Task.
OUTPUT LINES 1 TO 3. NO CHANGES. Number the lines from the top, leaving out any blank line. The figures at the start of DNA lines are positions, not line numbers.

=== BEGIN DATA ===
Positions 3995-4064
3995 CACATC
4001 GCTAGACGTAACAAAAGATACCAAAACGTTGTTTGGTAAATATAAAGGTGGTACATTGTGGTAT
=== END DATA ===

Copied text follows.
Positions 3995-4064
3995 CACATC
4001 GCTAGACGTAACAAAAGATACCAAAACGTTGTTTGGTAAATATAAAGGTGGTACATTGTGGTAT